According to the Daily Mail online, officials are looking at four military bases in Texas and Arkansas to house the separated children, which created a strongly worded rebuke from NYC Public Advocate Letitia James, who said, “The Trump administration has reached a new low by threatening to send undocumented minors to military camp, which would undoubtedly rip countless families apart. If this comes to fruition, it will create modern-day internment camps. These children, who have already been through so much, do not deserve to be pawns in Trump’s political games. What he’s doing is as immoral as it is unnecessary, and we’ll fight him every step of the way.”

Sources familiar with the Obama administration say military bases were used in Texas, Oklahoma and California to house thousands of children who crossed the border in 2014. Under a decades-old court settlement, the federal government is barred from detaining immigrant children in jails.

“This policy is really part of an ongoing assault on Latino families which started Day One of the Trump campaign. We are urging. We are urging Congress to reject Trump’s demands,” said Janet Marguia, president and CEO, UnidosUS.

“There is no defending the migrant family separation policy, one of the most callous and cruel policies that we have seen emerge from this administration,” said Kristen Clarke, president and executive director of the Lawyers’ Committee for Civil Rights Under Law.

Marc H. Morial, president and CEO, The National Urban League, stated, “The National Urban League will continue to stand steadfastly with our partners in civil and human rights to urge the Trump administration to end no tolerance family separation immediately and we call on Congress to stop using children as pawns in a political game and pass comprehensive immigration reform.”

Bill Fletcher Jr., co-founder of the Center for Labor Renewal, columnist and an international human rights activist, explained that the “no tolerance” policy is “very dangerous.” The pressure must be increased. “What we are going to have to become is disruptive,” argued Fletcher.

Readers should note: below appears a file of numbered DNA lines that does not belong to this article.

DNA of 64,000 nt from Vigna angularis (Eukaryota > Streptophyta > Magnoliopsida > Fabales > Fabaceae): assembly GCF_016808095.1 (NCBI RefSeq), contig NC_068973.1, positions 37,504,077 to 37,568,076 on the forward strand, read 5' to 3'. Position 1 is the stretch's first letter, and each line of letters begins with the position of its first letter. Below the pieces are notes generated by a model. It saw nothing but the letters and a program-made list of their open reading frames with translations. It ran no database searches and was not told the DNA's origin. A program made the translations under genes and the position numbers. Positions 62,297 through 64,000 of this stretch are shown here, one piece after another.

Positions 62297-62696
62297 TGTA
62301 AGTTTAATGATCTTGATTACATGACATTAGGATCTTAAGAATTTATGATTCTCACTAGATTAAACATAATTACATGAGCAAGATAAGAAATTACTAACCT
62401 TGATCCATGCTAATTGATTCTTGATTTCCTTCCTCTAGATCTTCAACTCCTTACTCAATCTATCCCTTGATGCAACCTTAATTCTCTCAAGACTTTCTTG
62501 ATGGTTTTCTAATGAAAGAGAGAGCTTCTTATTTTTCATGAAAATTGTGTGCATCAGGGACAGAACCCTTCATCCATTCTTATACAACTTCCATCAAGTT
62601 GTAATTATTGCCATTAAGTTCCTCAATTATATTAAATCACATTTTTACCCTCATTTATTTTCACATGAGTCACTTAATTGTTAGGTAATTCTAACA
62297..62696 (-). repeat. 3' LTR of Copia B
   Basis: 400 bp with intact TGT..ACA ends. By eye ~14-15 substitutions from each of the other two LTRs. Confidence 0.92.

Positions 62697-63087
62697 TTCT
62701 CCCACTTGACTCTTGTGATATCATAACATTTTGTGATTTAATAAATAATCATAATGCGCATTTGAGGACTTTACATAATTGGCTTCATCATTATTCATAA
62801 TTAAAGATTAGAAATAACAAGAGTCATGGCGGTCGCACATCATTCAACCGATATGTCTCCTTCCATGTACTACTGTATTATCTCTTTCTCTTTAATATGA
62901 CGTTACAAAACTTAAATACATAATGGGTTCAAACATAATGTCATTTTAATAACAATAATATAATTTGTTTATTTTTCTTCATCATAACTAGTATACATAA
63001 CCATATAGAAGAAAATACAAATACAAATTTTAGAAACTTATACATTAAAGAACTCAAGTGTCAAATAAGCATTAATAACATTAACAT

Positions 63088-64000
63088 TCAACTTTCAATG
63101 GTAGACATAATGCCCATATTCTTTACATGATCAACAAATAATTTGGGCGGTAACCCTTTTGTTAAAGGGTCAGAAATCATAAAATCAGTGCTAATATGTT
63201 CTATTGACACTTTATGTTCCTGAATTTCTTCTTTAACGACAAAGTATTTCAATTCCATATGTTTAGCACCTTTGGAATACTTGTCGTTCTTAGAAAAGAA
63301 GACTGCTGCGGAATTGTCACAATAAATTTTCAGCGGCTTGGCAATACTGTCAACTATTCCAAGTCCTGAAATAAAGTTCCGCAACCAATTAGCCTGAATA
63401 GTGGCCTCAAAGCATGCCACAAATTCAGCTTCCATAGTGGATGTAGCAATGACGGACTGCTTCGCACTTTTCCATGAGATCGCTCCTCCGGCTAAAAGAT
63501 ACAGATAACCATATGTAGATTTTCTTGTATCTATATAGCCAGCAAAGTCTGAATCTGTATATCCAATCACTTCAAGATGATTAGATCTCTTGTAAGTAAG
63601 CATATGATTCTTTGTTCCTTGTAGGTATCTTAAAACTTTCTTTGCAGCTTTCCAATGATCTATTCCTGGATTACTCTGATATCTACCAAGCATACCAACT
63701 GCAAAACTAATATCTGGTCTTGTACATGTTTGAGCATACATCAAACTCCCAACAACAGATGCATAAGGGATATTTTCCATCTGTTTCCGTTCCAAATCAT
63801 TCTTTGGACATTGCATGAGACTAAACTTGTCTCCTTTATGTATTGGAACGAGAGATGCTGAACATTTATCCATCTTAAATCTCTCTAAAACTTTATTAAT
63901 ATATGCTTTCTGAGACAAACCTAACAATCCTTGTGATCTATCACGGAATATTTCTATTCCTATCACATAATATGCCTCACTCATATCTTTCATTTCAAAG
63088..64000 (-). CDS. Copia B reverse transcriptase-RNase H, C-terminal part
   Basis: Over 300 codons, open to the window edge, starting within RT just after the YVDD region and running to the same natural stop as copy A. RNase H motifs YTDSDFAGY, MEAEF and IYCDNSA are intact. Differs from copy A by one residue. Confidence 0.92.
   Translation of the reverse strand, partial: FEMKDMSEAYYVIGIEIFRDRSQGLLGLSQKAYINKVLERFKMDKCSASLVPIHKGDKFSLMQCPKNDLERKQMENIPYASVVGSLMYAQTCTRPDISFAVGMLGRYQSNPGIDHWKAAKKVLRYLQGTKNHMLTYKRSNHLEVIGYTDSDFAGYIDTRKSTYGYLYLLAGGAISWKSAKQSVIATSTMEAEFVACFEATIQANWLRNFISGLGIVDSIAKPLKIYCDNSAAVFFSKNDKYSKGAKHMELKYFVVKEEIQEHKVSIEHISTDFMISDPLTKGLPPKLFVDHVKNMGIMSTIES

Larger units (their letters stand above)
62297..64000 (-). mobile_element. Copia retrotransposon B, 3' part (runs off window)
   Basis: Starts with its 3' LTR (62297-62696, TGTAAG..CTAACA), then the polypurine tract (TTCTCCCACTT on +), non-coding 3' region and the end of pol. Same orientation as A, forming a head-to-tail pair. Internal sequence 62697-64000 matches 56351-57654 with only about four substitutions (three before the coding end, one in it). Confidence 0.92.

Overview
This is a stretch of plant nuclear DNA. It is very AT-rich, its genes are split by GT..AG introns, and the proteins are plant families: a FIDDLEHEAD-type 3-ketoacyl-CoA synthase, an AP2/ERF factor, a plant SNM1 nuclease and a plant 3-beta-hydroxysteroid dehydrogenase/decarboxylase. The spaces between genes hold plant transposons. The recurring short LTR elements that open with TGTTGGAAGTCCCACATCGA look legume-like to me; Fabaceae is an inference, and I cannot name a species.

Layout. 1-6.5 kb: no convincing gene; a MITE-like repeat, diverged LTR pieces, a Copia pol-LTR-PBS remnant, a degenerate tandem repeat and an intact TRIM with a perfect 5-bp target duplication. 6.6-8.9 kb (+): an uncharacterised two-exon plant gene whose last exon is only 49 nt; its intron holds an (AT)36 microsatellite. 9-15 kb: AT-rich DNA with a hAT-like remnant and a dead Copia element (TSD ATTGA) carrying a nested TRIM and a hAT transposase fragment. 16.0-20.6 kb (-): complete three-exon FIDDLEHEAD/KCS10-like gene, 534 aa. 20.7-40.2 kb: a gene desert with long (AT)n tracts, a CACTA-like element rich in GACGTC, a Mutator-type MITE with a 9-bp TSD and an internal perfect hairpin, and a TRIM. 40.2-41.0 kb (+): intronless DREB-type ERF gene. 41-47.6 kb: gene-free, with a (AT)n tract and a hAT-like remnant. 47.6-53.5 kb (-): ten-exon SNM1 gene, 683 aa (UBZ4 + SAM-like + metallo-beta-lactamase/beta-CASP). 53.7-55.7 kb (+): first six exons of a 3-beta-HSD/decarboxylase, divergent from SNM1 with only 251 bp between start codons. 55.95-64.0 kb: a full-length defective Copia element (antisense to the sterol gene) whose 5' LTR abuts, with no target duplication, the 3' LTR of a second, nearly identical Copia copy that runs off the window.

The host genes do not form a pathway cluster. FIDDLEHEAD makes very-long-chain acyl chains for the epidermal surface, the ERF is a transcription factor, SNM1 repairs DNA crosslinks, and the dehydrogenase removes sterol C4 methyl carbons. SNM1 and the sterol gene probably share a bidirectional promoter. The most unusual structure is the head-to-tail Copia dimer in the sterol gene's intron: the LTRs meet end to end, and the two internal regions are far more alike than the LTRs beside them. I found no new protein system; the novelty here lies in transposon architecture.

Some activists, while being empathetic, referenced the institutionalized snatching of children during the days of African enslavement here in the U.S. Activist Iman said on Instagram, “Nothing new under the sun. How does the Black experience get swept away so easily?”

Divine Allah, youth minister for the New Black Panther Party, commented, “History repeats itself when the masses of us who are in the known refuse to acknowledge the necessary steps that need to be taken, and when we don’t support those who may have a radical/revolutionary approach to confronting this type of issue head on.”

Sharpton concluded, “The Trump administration has committed heinous abuse in their separation of immigrant children from their families, and now it is using New York resources to do it. We won’t be complicit—National Action Network will continue to support Gov. Cuomo in his efforts to stand up to this outrageous, racially motivated crackdown inflicting untold horrors on innocent children.”

As Gov. Andrew Cuomo revealed his plans to sue the Trump administration for violating the constitutional rights of children and their families, he said, “We have about anywhere from 100 to 300 in New York. …This is a question of humanity. … It was a political scheme that had devastating human consequences. And illegal, you know, the great irony of Attorney General Sessions. … violated the constitutional rights of these parents and these children, you possibly traumatized children for life.

 Bronx Borough President Ruben Diaz Jr. decried the news that children had also been taken to the Bronx.

He said that Catholic Guardian Services and Lutheran Social Services of New York have “been forced to take on a new population of children who have been separated from their parents at the border.”

He said that they “are contracted with the federal government to provide services for these children in our borough.”

He noted that he has “been assured by leadership at both organizations that these children are receiving the best possible care.” He added, “They are not in prisons. They are going to school, receiving medical and counseling services, and are afforded legal representation in immigration court where appropriate.” Diaz continued, “President Trump’s cruelty is a stain on this nation.  On Friday, my office will host a prayer vigil and rally to call on this administration to reunite these children with their families and reverse this shameful, hateful, reprehensible policy.”

The prayer vigil will take place Friday, June 22, 2018, on the steps of the Bronx County Building, 851 Grand Concourse, Bronx, N.Y.

Senator Kirsten Gillibrand slammed the “humanitarian crisis that is at our Southern border right now.” She said, “We are living through a moment in history when we are our federal government is sending babies and toddlers to detention camps. It’s immoral. It’s wrong.”